Arnold Schoenberg’s music, of course, the extraordinary Verklärte Nacht (“Transfigured Night”), provides a powerful foundation and fin de siècle subtext for Tudor’s story. It is, in fact, the musical rendering of a quite similar story, taken from Richard Dehmel’s poem of 1895, Weib und Welt (“Woman and World”). In this poem, a woman, pregnant by the husband she never loved, has finally found a man she can love; as she walks with him in the moonlight, she sorrowfully wishes the child were his; he says it will be, his love for her will transfigure the child. In Tudor’s ballet, there are hints that Hagar has become pregnant from her one-night stand with The Young Man from the House Opposite. We can read this (or not) in the way she begins crossing a hand to the opposite hip, shielding her belly. There is also a fall to the floor that pulls upward in a spasm of the gut—a superb crouched Graham contraction.
Information filters into the ballet on many levels—technical, Biblical, musical, textual. And pictorial. American Ballet Theatre’s current sets and costumes by Robert Perdziola, based on ideas in Jo Mielziner’s originals, couldn’t be better. There’s the straight, stern house of Hagar’s family, downstage left—a house that has seen better finances and higher expectations. There’s the licentious house downstage right, its windows transparent, revealing languorous couplings inside. And there’s the Edwardian dress—so particular, so precise as to age and class, and each character placed somewhere on the continuum between the Lovers in Innocence and the Lovers in Experience. Hagar’s younger sister rides that continuum, flirting in both directions; she’s especially coquettish with the gentleman Friend that Hagar loves from afar and who will love her in return. The Eldest Sister has stepped off the continuum. Frozen in spinsterhood, she tacks a path of sharp angles, clear-cut decisions.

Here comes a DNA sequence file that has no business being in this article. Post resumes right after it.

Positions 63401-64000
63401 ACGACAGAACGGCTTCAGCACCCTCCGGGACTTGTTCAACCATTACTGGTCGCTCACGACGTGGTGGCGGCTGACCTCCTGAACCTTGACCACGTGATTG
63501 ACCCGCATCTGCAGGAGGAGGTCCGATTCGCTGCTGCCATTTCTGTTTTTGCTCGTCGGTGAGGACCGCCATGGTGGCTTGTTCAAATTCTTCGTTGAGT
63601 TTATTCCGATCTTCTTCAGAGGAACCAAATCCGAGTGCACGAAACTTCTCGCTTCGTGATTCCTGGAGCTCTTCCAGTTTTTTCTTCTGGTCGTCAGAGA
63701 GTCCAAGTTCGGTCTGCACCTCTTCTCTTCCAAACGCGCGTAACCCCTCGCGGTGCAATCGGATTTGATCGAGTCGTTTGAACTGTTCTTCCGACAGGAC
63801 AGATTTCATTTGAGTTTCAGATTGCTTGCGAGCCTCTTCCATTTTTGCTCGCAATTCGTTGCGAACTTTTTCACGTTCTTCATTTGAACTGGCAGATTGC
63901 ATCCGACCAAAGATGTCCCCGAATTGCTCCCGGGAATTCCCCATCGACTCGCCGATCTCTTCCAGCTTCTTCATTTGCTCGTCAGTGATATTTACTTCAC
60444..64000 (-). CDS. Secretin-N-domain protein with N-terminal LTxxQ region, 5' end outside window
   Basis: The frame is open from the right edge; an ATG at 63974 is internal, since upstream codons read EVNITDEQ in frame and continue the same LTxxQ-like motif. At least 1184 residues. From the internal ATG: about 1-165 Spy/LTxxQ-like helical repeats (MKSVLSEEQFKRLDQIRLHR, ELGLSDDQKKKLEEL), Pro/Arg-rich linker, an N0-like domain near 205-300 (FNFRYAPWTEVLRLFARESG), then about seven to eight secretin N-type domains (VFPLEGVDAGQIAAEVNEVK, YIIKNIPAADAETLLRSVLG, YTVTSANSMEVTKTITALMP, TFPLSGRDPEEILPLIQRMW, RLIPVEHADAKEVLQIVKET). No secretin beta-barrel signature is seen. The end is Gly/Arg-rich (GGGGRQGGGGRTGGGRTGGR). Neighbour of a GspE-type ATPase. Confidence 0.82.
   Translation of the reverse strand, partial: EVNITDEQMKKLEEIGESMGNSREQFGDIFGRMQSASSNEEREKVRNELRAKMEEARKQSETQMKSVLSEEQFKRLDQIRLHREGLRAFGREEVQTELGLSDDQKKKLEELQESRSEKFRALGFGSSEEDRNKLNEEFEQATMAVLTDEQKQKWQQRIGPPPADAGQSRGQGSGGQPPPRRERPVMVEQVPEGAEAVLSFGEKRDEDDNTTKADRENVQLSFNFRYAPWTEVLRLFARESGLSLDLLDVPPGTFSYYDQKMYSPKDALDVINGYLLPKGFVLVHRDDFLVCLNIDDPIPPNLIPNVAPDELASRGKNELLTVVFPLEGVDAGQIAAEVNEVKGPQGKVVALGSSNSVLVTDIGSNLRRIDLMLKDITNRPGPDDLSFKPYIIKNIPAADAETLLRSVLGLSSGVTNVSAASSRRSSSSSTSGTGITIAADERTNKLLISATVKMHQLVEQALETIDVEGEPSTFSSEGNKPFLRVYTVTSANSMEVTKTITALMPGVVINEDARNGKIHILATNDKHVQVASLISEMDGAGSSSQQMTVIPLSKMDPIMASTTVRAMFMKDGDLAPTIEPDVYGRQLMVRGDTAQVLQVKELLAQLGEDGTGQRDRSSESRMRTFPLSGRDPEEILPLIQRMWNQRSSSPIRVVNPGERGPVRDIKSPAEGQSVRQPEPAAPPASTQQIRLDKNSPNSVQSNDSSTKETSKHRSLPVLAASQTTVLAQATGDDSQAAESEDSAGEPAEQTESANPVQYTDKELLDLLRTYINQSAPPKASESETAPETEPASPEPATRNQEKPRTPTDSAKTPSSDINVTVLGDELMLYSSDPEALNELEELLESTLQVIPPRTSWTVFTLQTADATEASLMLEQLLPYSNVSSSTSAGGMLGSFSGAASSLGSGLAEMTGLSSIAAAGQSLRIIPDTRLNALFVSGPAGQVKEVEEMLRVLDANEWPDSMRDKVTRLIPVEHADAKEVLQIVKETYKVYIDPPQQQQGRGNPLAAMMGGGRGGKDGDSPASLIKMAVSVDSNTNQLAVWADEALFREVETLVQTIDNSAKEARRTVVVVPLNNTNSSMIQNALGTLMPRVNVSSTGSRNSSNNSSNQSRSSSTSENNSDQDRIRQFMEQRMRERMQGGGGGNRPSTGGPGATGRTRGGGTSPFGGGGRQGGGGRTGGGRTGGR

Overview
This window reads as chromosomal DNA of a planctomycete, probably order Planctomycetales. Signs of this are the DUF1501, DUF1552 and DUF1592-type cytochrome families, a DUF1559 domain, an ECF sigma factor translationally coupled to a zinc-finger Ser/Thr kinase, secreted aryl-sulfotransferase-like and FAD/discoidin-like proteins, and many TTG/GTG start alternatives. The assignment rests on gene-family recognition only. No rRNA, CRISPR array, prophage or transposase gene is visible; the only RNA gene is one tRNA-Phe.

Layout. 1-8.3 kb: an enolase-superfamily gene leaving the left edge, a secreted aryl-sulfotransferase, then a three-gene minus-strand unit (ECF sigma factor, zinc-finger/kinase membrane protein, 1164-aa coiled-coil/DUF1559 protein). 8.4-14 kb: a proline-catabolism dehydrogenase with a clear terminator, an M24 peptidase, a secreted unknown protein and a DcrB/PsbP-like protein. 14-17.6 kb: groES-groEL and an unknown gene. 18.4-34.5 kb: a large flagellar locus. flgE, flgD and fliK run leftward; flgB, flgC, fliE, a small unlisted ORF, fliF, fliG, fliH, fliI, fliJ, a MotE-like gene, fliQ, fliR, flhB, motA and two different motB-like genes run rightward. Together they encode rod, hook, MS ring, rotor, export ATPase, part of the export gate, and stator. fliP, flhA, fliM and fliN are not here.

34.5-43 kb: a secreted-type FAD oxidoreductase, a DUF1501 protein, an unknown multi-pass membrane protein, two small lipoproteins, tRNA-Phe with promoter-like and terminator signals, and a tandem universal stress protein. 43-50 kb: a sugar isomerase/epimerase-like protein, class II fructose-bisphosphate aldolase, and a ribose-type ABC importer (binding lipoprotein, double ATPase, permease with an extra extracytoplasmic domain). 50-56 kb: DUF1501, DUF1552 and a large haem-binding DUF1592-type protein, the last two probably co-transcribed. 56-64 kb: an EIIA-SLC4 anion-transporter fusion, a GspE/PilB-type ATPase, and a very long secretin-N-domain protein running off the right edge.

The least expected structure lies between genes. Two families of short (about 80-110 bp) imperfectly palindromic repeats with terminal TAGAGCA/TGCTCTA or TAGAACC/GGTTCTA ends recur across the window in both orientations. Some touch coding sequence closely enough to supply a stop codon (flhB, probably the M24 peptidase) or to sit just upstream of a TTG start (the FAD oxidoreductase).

Since that television broadcast in 1973, I would guess I’ve seen Pillar about twenty times. With every viewing I’m struck by details I never noticed before. And increasingly, I’m amazed by the poetics of construction. For example, how Tudor handles the corps—with delicacy, with sensuality, working the dancers in unison, so they read as a lyric refrain, and knowing when to release them from formality into reality, thus changing our perspective on Hagar’s story, releasing it from a subjective telling to an objective one, from a fantasy pressured by her subconscious to a sudden cri de coeur. There is really no moment in our dance theater like the ghostly slide of Hagar’s house across the stage, sweeping away the physical aspect of the town, and leaving the three sisters center stage in darkness, posed in a sepia-toned studio portrait. But, even here, they are not static. The three, as one, subtly gyre forward and around—as if the turn of the century is turning them.
I think it’s important to recall that this incomparable ballet was not some spontaneous bit of luck, thrown onstage with only three-to-five weeks in the studio—which is how most ballets get made today. De Mille tells us that “Nora Kaye was rehearsed for a year, exploring with the choreographer every possible psychological overtone.” She goes on to state:
The fluttering of her eyelids, the smoothing of her dress, the pause and turn of head, the drawing in of breath, were as firmly set and as inviolate as a series of sixty-four pirouettes.
And unquestionably more interesting than sixty-four pirouettes.